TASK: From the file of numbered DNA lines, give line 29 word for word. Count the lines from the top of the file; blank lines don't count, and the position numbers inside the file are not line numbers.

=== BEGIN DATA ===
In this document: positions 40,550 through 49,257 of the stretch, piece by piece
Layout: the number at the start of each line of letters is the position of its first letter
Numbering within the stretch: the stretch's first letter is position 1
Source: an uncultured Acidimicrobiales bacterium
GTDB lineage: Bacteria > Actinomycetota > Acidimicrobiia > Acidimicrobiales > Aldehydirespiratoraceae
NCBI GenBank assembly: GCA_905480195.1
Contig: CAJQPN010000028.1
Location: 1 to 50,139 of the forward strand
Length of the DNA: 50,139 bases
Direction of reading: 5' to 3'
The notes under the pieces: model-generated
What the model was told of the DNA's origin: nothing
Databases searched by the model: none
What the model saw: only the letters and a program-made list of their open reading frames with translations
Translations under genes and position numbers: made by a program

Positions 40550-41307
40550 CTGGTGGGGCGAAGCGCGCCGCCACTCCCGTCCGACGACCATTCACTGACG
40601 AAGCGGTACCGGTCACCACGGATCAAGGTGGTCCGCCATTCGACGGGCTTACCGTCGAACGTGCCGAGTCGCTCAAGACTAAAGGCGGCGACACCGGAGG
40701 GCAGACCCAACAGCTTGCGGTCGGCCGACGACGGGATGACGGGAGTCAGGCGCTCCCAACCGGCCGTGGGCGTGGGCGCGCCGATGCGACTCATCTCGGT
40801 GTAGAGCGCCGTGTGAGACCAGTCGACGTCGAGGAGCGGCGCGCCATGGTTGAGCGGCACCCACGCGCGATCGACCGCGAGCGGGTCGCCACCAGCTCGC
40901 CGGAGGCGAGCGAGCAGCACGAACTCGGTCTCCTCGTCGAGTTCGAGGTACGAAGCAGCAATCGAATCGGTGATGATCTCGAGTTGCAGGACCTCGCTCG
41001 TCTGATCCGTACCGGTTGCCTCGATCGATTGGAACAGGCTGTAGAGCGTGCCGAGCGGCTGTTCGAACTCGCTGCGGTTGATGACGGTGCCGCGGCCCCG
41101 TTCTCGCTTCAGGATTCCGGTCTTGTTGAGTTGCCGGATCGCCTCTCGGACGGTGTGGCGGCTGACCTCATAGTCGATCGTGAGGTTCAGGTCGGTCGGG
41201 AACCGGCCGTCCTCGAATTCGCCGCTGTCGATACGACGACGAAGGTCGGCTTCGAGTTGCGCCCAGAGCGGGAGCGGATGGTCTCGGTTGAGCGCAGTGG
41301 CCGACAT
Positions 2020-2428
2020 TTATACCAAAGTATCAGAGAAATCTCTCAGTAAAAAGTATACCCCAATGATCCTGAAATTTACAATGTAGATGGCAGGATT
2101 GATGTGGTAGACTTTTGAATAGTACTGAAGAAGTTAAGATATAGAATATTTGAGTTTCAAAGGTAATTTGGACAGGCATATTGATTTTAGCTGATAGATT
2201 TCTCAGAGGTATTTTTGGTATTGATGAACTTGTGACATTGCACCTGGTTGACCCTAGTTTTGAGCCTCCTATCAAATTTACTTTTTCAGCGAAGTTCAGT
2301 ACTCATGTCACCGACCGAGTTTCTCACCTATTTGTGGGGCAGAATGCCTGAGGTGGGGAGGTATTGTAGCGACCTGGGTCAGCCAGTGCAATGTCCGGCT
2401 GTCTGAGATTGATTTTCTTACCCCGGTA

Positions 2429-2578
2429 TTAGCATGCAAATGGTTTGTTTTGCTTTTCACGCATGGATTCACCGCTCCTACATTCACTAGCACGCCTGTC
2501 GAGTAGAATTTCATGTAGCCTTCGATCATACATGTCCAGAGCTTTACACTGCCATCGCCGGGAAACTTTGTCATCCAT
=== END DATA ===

2201 TCTCAGAGGTATTTTTGGTATTGATGAACTTGTGACATTGCACCTGGTTGACCCTAGTTTTGAGCCTCCTATCAAATTTACTTTTTCAGCGAAGTTCAGT